failing roof

How to Spot a Failing Roof

Rain, snow, sunshine – normally the changing weather doesn’t give you any more pause than whether to turn on the air conditioning or grab an umbrella. Worrying about how it’s affecting our homes isn’t even a blip on your radar. That is, until the unthinkable happens and the rain pouring down outside is dripping from your ceiling inside. Then it’s all cloudy skies and visions of dollar signs and the cost of roof repairs, or worse – replacement.

But how do you know if a simple repair will solve your problem or whether it’s time to replace your roof? Here are a few tips that will help you prevent some costly repairs…and keep those raindrops from falling on your head.

Inspecting Your Roof

If you’re like most people, you don’t give your roof a second thought except to glance up at it occasionally as you’re backing out of the garage on your way to drop off the kids or pick up groceries. But with your mind on other things, it’s easy to overlook some obvious problems.

We suggest you inspect your roof twice a year. Once in the spring when you’re freshening up the flowerbeds and again in the fall as you batten down the hatches in preparation for winter’s stormy weather.

Start your inspection inside the house on the highest ceilings. Often times this means an attic or crawl space. Use a flashlight and get as close to the ceiling as possible. Check for sagging or warped roof decking; outside light showing through the rafters; and discoloration of walls, ceiling or insulation in the form of dark spots or water trails. Manually check to be sure all material is dry. Any wetness felt or other visible staining are sure signs that your home has experienced water damage and needs immediate attention by a roofing professional.

Your outside inspection should be done with binoculars rather than a ladder. Not only is it safer, but it will give you a closer look at any potential problems.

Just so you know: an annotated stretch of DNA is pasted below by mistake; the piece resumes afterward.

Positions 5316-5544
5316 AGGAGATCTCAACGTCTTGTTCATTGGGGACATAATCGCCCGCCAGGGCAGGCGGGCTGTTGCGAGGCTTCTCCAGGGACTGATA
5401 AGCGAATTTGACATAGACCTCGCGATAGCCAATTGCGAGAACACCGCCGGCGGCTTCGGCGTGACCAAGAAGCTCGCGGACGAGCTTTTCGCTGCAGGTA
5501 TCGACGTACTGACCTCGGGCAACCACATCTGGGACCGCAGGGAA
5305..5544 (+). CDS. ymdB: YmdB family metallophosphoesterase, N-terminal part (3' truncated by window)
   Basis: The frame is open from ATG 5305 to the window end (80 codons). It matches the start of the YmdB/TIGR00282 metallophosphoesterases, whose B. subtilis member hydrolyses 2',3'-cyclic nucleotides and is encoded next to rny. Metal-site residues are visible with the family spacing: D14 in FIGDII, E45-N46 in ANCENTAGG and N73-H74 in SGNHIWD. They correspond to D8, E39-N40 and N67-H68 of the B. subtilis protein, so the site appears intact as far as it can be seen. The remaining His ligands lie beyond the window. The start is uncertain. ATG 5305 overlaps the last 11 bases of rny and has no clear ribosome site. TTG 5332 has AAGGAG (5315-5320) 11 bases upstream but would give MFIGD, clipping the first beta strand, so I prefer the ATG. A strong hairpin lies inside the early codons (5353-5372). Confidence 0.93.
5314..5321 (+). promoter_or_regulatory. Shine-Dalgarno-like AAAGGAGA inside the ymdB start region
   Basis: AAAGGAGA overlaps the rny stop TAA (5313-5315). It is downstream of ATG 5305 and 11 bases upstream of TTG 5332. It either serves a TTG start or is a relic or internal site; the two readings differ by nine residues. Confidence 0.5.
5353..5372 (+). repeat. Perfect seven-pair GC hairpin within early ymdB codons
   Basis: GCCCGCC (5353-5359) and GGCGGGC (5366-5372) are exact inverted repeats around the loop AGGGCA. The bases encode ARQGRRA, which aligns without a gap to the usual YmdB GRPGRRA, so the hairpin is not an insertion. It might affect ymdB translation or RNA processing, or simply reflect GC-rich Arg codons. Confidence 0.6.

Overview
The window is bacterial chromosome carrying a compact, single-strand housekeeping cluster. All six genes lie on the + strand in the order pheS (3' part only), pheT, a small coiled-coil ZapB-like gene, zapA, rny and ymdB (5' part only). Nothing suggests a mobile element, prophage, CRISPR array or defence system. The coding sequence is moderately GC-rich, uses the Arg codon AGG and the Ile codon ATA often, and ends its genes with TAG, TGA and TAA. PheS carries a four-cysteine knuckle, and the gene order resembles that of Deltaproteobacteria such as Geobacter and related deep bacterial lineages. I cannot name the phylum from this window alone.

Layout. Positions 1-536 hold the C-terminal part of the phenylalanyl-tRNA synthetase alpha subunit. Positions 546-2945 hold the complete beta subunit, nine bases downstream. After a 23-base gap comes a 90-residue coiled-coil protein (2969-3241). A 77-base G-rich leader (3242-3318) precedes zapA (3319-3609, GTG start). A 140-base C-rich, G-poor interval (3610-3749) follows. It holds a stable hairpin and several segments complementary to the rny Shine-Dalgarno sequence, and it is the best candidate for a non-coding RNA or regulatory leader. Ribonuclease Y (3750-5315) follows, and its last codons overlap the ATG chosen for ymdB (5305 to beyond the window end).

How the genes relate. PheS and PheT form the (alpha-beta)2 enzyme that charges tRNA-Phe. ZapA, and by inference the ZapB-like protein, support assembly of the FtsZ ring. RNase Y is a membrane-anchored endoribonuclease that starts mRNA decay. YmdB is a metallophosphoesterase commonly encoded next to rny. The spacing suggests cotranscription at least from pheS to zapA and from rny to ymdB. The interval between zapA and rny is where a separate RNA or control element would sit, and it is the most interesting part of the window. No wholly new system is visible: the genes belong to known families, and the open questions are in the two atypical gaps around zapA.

During your visual inspection look for the following:

  • Curled or buckling shingles indicating they’ve reached the end of their useful life.
  • Loose, torn or missing shingles usually indicating the shingles are at the end of their life expectancy and have been torn by high winds from a storm.
  • Loose material around chimneys, pipes and vents where flashing is used. If the flashing is damaged or missing, water can leak into your home.
  • Loose or exposed nails which cause open holes and present the risk of water seeping under the nail head and causing damage.
  • Signs of moisture, darkening areas, mold or rot. Keep in mind that water travels down to the lowest spot before it drips and wet spots may not be directly under the faulty shingles.
  • Excessive shingle granules (similar to dark grains of sand) in gutters indicating advanced wear of shingles.
  • Correct drainage through gutters and downspouts which insures proper drainage of water off your roof.

Pay particular attention to roof valleys. Rain flows through valleys and into gutters, making them one of the most important aspects of your roof. You could be highly susceptible to leaks if any of the valleys is compromised.

Age of Roofing Material

The type of roofing material as well as the area where you live will also determine the need for a new roof.

  • Asphalt shingles typically last 20 to 25 years, depending on whether you have one layer of shingles or your current shingles were layered over an older roof.
  • Cedar shingles typically last 20 years. When they are in need of repair they tend to split and fall apart in dry climates and become mossy in moist climates.
  • Metal roofs can last 40 to 70 years.

Changes in Heating or Cooling Costs

Drastic changes in the cost of heating or cooling your home can be an indication of roof failure. A leak in the roof could allow outside air into your home, resulting in higher heating or air conditioning bills. Insufficient attic ventilation can also cause your heating/cooling system to run excessively.

If you do find water damage, don’t wait to contact a professional. If your roof was properly installed and is less than 15 to 20 years old, our licensed roofing contractors will be able to assess the damage and can often repair your roof rather than replace it. Making repairs as needed can prevent larger and more costly expenses down the road.

Sometimes however, roof replacement is either more cost effective or necessary. It’s never advisable to take a roof replacement on as a do-it-yourself project, especially if the old roofing materials need to be removed. Our roofing professionals will recommend a roofing solution that works for the climate where you live and fits within your budget.

Don’t trust the roof over head to just anyone. Give a roofing contractor call and rest easy that your roof is in tip-top shape and will remain that way for years to come.

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